First stop: Charles de Gaulle Airport in Paris. I’m ignoring the namesake for brevity’s sake (look him up!), but I do want to talk about something that struck me about this large airport in Paris: its two priorities seemed to be the highest end shopping I’ve ever seen in an airport and the fancy patisseries and, well croissants. They were awesome. I felt so cool with my high school French ordering cappuccino and croissant until having to revert to English when they needed smaller change for my payment.

The stark contrast between Charles de Gaulle and the German and US airports I’ve been to made me more aware of the other airports I went to: Atlanta and Fort Lauderdale International. Travelling through several international airports, I learned that one can tell a nation’s priorities based on the venues offered. European airports seem to feature a mix of shopping and food. German airports especially have a lot of news/book/paper supplies stores.

But then Atlanta also surprised me with its very well done decorations between terminals. Besides having one food place next to the other, the airport still gave the impression of being interested in sharing its history, geological heritage, and culture. One of the busiest airports in the world, Atlanta (or Hartsfield–Jackson Atlanta International) airport features an indoor railway that brings people from terminal to terminal. One could opt to take the shuttle, but my layover was long enough to walk the not-so-long distance between terminal F and A and see the sights along the way.

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And I’m not telling you where this was, because I want to encourage you to walk and discover for yourself. Or I forgot.

What really impressed me was a timeline of the history of Atlanta. Created by the artist Gary Moss, ‘A Walk Through Atlanta History’ is a permanent exhibit in the transportation mall between terminals B and C, it reminds people of the Cherokee and Creek tribes who inhabited Georgia before they were forced to leave their lands during Andrew Jackson’s presidency.  For a country that likes to wash over this difficult part of its past and present, acknowledging the indigenous people of Georgia is a bold move (and if you think “duh, of course it had to be acknowledged,” check out some history books from before the 1960s). The Indian Removal Act that led to the “Trail of Tears” was not mentioned, but I admit… that may have been too much to ask (or perhaps not? Comments below!).

But yes, I enjoyed my walk and after Atlanta, arriving in Fort Lauderdale was a bit of a letdown. It’s a bit too old and unimpressive with low ceilings and gray walls to really make a great airport to come home to. But I’m sure plans for renovations are in place.

Okay, enough with the history lessons and facts, already. You’re probably asking where the funny stories are, that I promised.

Let’s start with me informing you who/what the real MVP of my trip was: my bladder. Marathon training and international trips don’t mesh well. After the trip, I was glad for my excellent hydration habits. During? Not so much. My short trip from Atlanta to FLL was the only one where I had an aisle seat. From Paris to Atlanta, I spent 9 hours stuck between two guys and since I hate asking people (unless it’s my brother) to get up, I just kept it down to  three requests to get up. Window seat guy didn’t get up once. Seriously?!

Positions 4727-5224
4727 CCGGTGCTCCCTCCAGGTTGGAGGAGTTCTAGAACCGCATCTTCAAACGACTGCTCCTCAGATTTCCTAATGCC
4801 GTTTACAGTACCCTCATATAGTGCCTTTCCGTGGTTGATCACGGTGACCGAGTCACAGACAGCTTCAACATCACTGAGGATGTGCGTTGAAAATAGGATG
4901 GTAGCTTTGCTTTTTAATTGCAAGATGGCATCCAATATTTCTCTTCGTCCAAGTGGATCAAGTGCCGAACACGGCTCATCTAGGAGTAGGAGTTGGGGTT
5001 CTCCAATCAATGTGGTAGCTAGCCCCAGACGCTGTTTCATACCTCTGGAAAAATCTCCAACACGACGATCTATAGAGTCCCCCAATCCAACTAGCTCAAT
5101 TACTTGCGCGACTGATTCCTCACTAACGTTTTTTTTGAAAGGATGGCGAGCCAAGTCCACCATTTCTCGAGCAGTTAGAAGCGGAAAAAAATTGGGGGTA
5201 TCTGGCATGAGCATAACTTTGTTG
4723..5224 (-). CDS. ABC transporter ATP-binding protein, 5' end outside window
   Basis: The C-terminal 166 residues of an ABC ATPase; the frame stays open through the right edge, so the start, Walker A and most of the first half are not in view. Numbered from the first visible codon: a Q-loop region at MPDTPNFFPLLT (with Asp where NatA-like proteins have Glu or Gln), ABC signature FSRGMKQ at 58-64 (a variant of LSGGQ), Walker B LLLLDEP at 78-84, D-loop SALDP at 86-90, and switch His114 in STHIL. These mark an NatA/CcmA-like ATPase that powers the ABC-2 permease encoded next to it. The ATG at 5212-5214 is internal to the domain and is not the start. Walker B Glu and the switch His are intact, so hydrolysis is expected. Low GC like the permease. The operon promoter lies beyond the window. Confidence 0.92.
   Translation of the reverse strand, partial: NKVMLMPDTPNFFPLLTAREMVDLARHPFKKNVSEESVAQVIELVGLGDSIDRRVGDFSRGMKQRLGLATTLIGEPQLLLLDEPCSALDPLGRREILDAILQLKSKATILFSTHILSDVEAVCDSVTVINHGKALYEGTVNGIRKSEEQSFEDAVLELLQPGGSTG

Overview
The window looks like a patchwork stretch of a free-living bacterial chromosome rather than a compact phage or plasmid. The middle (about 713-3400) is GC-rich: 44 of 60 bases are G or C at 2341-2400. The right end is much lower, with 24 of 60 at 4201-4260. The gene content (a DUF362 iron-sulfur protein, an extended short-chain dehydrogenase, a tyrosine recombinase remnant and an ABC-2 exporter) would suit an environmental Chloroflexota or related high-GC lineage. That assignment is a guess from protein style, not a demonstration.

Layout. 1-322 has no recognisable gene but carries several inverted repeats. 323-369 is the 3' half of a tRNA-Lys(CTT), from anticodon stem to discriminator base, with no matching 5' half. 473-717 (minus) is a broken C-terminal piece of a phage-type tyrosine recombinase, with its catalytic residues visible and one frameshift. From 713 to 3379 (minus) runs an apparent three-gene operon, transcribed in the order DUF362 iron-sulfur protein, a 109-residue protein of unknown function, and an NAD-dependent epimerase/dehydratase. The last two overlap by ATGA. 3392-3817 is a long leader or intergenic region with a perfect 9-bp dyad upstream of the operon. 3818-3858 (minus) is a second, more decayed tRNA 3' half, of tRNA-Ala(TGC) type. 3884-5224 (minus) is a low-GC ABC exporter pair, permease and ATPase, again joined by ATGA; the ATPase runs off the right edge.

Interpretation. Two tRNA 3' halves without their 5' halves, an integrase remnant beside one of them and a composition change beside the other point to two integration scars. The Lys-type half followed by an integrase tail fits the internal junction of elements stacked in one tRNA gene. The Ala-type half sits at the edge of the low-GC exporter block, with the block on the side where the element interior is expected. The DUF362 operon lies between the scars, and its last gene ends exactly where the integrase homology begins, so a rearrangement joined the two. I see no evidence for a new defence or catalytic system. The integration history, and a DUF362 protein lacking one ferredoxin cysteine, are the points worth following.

See? I’m terrible at telling funny stories. I’ll try again. This time, it starts with a Ukrainian in seat C on the way from Paris to Atlanta. Not being one to start conversations with strangers, I kept my earbuds in and tried to be a responsible PhD student and work on my much-too-large for an airplane laptop, and then digressed to watching Despicable Me 3 (yes, I’m an adult child-though I laughed enough to make window seat guy start watching it too, not sure if he had much fun as I did). At some point, though, after the second time asking him to get up, aisle guy, in a thick accent proceeds to tell me that he’s Ukrainian and his English isn’t so great. Could I help him fill out the customs form? “Sure!” I say. And then we proceed down the sheet. I get through mostly okay. I don’t tell him that I took three years of Russian (which is related to Ukrainian) in college in order to avoid unnecessary attempts to hold a conversation after this good deed is done, but when we get to the question about handling livestock, I wish I had. I also wished my three years of study had taught me what livestock are in Russian. I tried as many examples of livestock that I knew. I wasn’t even sure if chickens counted as livestock. For some reason, I only mentioned hooved animals. Mostly, I was hoping he would understand with the word cow… He didn’t. And I couldn’t even tell him the Russian word, because I’ve forgotten all my Russian, it seems. So remember, kids. Take your language studies seriously. You never know when you might need them!

In an interesting series of coincidences, a conversation while home with my former Russian teacher (also Ukrainian!) happened to remind me of корова, which also happens to be the name of a Russian candy:

Image result for korovka candy

from RussianFoodDirect.com